Neil vN

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16 Kim Nodurft July 8, 2009 at 9:29 pm

Wow! Excellent work! I can’t wait for the Denver workshop. Will I be shooting like this afterwards? :)

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17 Neil July 8, 2009 at 10:51 pm

Kim .. quite likely .. once you sign up. ;)

Neil vN

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18 Brian Daly July 9, 2009 at 7:35 am

Hi Neil,

Not directly related to this session, but how you place your signature on each picture?
I know you could use a brush or a pre-saved image of the signature, but do you have a quick way of automating the placement and sizing?

Thanks,
Brian

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19 Tim C. July 9, 2009 at 11:34 pm

Fantastic! Thanks for sharing…. great shots and models. I see you used the Profoto Acute, would you mind sharing some insight about how one sets up their camera and lighting equipment in compensating…. tall order, I know! Can be a later post!

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20 Neil July 10, 2009 at 6:56 pm

Brian, I manually place it for the first image I have edited and resized for web. Then I simply drag the border & log over onto other images. Sadly, no automation.

However, check out this post where I mention Watermark Creator, a new Photoshop extention for CS4.

Neil vN

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21 Terence Kearns July 12, 2009 at 1:41 pm

Thanks for this. Much appreciated.

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22 roger767 July 12, 2009 at 4:17 pm

what white balance did you use on the shot with the woman sitting on the low fence?

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23 Neil July 14, 2009 at 1:57 pm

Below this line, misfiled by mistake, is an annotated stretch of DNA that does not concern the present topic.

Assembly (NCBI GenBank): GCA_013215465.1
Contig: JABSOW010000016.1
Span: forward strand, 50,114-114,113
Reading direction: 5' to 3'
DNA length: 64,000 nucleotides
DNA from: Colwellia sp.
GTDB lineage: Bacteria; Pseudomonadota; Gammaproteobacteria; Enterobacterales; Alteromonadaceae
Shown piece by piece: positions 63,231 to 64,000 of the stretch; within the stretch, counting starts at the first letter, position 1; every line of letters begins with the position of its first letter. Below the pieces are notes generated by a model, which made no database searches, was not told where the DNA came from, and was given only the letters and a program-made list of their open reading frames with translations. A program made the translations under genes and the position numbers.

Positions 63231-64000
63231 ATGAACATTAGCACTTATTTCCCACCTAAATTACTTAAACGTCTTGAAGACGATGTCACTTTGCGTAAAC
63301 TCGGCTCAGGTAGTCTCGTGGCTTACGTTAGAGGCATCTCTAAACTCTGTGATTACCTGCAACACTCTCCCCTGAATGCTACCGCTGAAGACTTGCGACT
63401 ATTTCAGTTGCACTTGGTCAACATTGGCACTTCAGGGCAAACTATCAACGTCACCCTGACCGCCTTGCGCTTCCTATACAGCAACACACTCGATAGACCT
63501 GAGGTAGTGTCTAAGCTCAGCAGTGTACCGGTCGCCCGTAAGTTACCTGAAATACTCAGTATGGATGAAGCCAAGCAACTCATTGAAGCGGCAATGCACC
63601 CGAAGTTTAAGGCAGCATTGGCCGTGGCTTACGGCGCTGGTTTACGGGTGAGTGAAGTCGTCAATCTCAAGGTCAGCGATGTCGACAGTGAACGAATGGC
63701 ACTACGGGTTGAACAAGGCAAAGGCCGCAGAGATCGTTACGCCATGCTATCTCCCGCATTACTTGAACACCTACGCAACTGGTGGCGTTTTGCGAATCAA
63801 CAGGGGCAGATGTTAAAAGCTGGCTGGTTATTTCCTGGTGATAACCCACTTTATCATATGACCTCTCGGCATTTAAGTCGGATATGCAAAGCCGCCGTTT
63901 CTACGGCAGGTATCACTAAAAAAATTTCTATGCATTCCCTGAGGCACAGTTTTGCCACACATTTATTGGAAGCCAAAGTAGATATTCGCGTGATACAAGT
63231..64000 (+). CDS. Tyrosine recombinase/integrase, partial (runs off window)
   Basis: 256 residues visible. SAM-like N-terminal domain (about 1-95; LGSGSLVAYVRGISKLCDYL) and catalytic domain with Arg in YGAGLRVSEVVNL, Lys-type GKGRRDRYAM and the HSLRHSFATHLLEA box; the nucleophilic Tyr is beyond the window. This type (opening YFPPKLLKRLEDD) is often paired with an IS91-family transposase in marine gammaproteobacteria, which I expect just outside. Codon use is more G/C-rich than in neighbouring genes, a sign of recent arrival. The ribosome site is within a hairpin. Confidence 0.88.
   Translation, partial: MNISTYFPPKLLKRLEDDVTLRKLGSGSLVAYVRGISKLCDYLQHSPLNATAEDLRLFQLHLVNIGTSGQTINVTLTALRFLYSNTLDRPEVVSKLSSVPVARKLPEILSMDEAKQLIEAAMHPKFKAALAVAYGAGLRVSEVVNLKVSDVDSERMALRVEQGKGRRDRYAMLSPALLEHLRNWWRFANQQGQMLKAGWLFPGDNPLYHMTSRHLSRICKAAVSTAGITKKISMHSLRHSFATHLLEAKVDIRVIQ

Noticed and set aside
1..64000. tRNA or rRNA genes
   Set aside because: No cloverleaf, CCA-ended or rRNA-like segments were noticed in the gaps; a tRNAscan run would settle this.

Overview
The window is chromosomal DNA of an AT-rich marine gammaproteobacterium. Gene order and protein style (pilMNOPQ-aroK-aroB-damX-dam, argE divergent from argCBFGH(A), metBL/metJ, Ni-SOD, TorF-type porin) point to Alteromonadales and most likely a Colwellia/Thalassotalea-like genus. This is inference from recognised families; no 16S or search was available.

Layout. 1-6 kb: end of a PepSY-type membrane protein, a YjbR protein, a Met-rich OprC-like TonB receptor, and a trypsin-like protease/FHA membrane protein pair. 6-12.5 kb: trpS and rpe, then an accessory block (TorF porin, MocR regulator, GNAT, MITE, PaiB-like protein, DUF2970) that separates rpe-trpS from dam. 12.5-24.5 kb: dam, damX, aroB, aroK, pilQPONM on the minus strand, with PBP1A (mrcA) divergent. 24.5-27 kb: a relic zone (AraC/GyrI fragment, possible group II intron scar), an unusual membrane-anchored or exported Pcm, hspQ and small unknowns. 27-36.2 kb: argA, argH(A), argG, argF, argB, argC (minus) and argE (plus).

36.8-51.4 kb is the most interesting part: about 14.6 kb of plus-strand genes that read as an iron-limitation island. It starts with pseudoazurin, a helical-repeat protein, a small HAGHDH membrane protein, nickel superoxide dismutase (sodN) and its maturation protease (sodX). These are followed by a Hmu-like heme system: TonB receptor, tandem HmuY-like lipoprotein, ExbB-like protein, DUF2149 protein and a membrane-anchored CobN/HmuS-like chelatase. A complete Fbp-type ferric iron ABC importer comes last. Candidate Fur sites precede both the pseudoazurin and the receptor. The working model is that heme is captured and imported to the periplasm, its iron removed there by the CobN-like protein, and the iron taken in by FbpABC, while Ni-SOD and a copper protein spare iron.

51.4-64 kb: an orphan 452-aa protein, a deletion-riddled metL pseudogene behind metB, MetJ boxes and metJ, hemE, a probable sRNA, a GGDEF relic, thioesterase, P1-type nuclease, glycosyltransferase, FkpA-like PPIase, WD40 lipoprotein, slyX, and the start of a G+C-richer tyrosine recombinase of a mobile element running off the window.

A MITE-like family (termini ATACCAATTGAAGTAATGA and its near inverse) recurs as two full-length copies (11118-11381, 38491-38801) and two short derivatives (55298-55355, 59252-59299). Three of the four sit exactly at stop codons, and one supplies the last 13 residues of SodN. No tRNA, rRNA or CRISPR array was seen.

Roger .. I checked my ACR settings for that RAW file, and it says ‘as shot”, which meant Daylight WB. No further adjustment to the WB in ACR / Bridge or Photoshop.

Neil vN

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24 Neil July 14, 2009 at 1:58 pm

And a thank you to everyone who has left a kind note here. It’s always heartening to hear those.

Neil vN

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25 Neil July 27, 2009 at 12:03 am

To my Russian friends discussing this thread on livejournal ..
no, I did not use any warming filters.
No warming filter on the lens, and no CTS or CTO gels on the flash either.

Neil vN

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26 Renee Rangel July 27, 2009 at 9:49 pm

May I ask what is photoshop fairy dust? Love your work!!

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27 Neil July 28, 2009 at 2:58 am

Renee … Photoshop fairy dust is my description for the combination of filters / add-ons / actions and things I do to an image to sweeten it a little bit.

I’ll post more about it with a future blog posting here.

Neil vN

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28 Jet Decena July 28, 2009 at 12:06 pm

Neil I really love this set of images..It was really a joy to watch and makes me want to go out and shoot!!! Thanks again and I didn’t say thanks for the workshop you had here in California..

Jet

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29 Artur Ocubaro December 8, 2009 at 11:57 am

Hi Neil!

I ve just watched the video of Sarah & Mark NYC photo session! Wonderful! Beautiful photos! And with all due respect she’s gorgeous! Congratulations!
Its kind of the perfect shot…..Nice places, beautiful couple, photogenic couple, perfect ambient…….and of course your magic touch! Bravo!!